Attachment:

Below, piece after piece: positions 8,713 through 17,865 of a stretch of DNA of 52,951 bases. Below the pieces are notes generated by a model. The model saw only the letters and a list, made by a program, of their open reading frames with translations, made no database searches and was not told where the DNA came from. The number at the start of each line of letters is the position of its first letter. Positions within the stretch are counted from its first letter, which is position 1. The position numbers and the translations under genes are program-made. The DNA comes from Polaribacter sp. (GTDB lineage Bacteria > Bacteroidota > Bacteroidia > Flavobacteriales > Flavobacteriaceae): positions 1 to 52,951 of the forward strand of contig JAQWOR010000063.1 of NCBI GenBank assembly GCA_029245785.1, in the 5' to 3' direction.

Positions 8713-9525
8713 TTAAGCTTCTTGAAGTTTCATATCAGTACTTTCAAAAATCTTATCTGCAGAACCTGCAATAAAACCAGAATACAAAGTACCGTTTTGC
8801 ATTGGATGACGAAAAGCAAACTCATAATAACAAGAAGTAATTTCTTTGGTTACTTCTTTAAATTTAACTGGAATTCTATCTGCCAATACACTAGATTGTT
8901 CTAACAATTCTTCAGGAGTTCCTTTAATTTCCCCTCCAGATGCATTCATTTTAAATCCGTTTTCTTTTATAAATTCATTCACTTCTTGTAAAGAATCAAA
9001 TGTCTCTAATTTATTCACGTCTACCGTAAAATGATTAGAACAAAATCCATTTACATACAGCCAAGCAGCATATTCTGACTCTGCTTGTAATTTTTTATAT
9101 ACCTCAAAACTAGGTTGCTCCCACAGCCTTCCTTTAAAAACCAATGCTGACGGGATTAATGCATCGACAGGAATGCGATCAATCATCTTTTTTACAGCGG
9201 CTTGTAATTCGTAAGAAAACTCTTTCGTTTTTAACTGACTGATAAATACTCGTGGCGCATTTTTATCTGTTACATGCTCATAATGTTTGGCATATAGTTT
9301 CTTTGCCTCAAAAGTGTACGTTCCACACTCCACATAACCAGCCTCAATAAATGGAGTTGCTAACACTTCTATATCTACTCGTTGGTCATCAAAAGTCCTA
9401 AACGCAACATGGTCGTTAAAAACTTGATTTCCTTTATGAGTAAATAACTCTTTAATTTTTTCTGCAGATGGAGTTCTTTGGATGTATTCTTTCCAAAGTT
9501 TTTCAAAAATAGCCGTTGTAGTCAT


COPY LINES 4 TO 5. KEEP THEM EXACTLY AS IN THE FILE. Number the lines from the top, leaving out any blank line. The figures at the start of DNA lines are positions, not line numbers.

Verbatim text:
8801 ATTGGATGACGAAAAGCAAACTCATAATAACAAGAAGTAATTTCTTTGGTTACTTCTTTAAATTTAACTGGAATTCTATCTGCCAATACACTAGATTGTT
8901 CTAACAATTCTTCAGGAGTTCCTTTAATTTCCCCTCCAGATGCATTCATTTTAAATCCGTTTTCTTTTATAAATTCATTCACTTCTTGTAAAGAATCAAA